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#906 Jan 21 2011 at 12:17 AM Rating: Good
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Allegory wrote:
Eske Esquire wrote:
Kachi wrote:
Dunning-Kruger Effect

Thank you for mentioning that. I'd never heard of it. Quite an apt description of Alma!

Dammit. I don't expect anyone to read through this entire thread, but can't a sister get a little cred?


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#907 Jan 21 2011 at 12:20 AM Rating: Good
Almalieque wrote:


The Commander and Chief
It's Commander-in-Chief, **** It means roughly 'person in charge' in simple terms for you. Commander and Chief is somewhat similar, but the president isn't leading the Apache nation into war.
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#908 Jan 21 2011 at 5:39 AM Rating: Default
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Timelordwho wrote:
Quote:
a. Explain to me how the President said that the war in Iraq is over, yet we're still there.


Because active war and peacekeeping/nation-building are different things. As you are someone who is actively in the military it disturbs me that you don't know the difference.

Edited, Jan 20th 2011 11:04pm by Timelordwho


Your ignorance isn't my fault.I know the difference and I actually said the difference numerous times already .You just haven't been paying attention. I'm asking Kachi to tell me the difference. That was my point, if you don't know what is really going on, you will take that statement as "The war in Iraq is over", but it isn't, we're in peacekeeping. Guess what? The people against the war are complaining about people dying, none of that will change under "peace keeping". What the President had done was use words that are true, that appears to have the meaning that society wants to hear. These wars have transitioned through many phases and these phases were never televised as such. That was a political stunt to make it seem that the war in Iraq was over.

Kachi wrote:
It's funny that you think I would bother to talk about this, seeing that you're the one that brought Obama in to this several posts ago, which I disagreed with then. I don't know or care if you're trying to draw an analogy or what, but right out of the gate it's too ridiculous to listen to. I would guess you're trying to say that sometimes an authority on a subject is wrong? But we're not going down that avenue, because it just allows you to shift to a new discussion with a whole new bag of absurd arguments.

Try something else. I'm just not even going to go there. If you can't state your case without an analogy, then you aren't capable of adequately defending it. Political analogies depend upon too many suppositions and preconceptions that we're probably going to disagree on anyway, so bringing them to the discussion really adds nothing at all. That is assuming that you were making an analogy and not trying ridiculously to connect Obama to DADT policy.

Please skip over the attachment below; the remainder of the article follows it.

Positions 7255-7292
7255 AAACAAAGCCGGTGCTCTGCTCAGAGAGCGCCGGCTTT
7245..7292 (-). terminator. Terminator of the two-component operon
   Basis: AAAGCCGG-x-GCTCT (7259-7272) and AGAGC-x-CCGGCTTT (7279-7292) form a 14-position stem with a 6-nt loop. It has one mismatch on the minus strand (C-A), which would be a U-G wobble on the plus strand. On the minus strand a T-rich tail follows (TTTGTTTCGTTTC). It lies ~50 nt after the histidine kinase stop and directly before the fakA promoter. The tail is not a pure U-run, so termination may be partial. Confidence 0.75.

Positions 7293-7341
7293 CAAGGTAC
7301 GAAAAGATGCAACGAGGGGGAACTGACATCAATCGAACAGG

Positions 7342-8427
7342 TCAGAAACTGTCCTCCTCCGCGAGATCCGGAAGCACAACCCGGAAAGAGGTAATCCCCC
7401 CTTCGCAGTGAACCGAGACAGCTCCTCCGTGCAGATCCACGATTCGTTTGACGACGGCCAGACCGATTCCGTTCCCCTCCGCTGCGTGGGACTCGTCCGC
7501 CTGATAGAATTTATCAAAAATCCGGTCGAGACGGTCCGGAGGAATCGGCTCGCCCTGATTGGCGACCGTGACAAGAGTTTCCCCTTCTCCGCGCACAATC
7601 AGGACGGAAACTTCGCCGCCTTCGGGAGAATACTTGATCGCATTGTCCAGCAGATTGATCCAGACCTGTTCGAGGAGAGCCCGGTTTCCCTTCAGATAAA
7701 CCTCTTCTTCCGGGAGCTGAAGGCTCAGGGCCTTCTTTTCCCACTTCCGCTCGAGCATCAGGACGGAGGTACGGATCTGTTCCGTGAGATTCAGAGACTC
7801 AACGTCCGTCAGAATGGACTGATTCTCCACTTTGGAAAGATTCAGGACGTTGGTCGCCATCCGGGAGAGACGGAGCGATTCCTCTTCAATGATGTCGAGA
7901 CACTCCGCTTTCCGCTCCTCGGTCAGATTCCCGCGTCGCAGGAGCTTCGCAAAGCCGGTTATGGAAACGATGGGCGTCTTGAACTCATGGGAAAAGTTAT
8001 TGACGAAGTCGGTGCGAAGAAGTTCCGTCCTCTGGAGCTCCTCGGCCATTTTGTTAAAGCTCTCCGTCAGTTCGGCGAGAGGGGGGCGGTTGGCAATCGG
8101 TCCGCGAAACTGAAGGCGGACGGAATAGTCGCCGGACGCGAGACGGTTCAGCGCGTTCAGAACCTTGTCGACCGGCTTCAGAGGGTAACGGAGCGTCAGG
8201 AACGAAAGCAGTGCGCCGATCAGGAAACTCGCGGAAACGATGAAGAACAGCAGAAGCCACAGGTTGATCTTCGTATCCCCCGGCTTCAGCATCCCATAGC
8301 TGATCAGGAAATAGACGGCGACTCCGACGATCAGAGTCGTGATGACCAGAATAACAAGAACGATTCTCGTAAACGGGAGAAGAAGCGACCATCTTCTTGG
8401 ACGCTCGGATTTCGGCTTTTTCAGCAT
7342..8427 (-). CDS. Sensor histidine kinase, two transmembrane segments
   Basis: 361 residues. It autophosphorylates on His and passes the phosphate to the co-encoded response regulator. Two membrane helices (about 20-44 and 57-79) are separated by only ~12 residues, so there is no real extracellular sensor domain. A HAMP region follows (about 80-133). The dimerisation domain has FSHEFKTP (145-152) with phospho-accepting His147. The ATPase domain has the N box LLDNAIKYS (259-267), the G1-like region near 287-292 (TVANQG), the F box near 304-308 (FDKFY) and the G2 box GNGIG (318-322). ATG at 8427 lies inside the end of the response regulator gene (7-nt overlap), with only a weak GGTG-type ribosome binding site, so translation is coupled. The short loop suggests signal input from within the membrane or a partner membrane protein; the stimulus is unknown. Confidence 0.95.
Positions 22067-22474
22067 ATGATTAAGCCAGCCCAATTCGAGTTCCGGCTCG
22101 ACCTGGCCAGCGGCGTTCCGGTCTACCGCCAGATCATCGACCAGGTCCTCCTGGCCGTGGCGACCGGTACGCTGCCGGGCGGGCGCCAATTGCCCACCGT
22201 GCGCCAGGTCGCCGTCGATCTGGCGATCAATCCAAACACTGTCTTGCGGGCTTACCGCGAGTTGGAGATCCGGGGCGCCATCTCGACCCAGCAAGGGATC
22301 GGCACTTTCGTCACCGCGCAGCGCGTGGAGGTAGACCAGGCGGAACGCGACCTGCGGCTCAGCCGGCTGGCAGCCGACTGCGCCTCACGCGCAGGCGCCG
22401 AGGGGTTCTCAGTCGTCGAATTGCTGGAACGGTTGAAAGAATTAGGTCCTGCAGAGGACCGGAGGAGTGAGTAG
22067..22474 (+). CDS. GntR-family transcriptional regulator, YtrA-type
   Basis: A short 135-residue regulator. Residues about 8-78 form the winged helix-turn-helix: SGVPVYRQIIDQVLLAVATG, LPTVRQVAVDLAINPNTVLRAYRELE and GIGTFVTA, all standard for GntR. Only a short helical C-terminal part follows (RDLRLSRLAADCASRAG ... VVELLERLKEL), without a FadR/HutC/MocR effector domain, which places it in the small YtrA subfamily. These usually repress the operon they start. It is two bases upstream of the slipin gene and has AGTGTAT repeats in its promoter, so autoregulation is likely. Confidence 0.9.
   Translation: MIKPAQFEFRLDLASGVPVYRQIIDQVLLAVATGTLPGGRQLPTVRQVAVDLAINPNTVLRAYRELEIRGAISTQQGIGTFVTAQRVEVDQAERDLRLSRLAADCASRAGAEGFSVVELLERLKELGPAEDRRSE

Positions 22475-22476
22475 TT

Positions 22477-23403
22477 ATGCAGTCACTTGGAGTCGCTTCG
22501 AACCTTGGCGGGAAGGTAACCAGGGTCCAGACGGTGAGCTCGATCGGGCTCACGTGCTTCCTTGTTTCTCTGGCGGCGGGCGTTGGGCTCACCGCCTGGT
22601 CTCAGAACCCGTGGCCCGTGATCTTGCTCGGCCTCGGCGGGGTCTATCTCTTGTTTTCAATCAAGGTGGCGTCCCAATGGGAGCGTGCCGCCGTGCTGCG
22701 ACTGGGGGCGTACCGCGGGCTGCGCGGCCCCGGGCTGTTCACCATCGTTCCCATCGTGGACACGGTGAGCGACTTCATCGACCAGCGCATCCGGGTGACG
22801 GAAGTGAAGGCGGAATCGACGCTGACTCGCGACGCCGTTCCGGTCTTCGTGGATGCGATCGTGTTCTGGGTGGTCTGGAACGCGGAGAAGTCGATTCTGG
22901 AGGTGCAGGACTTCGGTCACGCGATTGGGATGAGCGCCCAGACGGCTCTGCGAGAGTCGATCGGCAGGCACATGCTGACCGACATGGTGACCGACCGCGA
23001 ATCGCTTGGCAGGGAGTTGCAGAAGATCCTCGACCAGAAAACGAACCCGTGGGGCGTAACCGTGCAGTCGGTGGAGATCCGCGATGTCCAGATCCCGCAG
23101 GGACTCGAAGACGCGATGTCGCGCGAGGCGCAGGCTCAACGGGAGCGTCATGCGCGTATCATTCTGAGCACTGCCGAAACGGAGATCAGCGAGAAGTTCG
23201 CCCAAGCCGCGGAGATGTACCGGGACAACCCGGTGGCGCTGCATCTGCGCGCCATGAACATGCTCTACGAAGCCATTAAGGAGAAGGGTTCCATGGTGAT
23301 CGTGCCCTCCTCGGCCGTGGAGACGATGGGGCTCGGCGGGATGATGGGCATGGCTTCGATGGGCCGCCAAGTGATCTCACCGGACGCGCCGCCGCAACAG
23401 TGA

Also, I'm not "confused" about DADT. You're retarded.


Read above.. Your fellow posters have already answered the question for you since you're scared. This isn't about President Obama being wrong, because he wasn't. He used political talk to something true that appeared to have a meaning that society wanted to hear.

Besides, you're full of BS.. You don't want to answer this, because you have no answer. The only logical answer substantiates my point. We've gone over numerous topics and now all of the sudden you don't want to address a scenario that directly correlates to your main argument? Your whole argument is that the DoD, legislators, etc. all said one thing, so these politicians must be straight forward. If you just understood the concept at first, I wouldn't have to use an analogy.

As stated again, only because I know you don't read my posts, it is legitimate to say that DADT doesn't discharge based on sexual orientation, but that's only true because heterosexuals can be discharged for the same activities. If you actually read the freaking policy, you'll see that it lists every single measurable way of homosexuality. By not asking people their sexuality when joining is just as much "allowing" them to join as allowing child molesters, adulteresses, wife beaters, druglords, etc. to join. So to say that they are "allowed" only because you don't interrogate people on those topics is very misleading, just like saying the combat mission in Iraq is over.

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#909 Jan 21 2011 at 5:50 AM Rating: Excellent
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I don't think you understand the difference between peacekeeping and war, Alma. That may not be your fault though, seeing as the US typically continues to operate in war mode even when it's in peacekeeping mode.
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#910 Jan 21 2011 at 5:51 AM Rating: Good
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TirithRR the Eccentric wrote:
Nadenu wrote:
I doubt Obama would use an orange font that no one can read. Dumbass.


Orange stands out well against Blue. What's so hard about reading it?


My background isn't blue.

I understand that we all use different skins. That's why I never use a colored font because what I think might show up well on the skin I use might not look so hot on your crappy FF skin.
#911 Jan 21 2011 at 5:52 AM Rating: Excellent
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Also, if Alma's really in the military, so am I.
#912 Jan 21 2011 at 5:58 AM Rating: Decent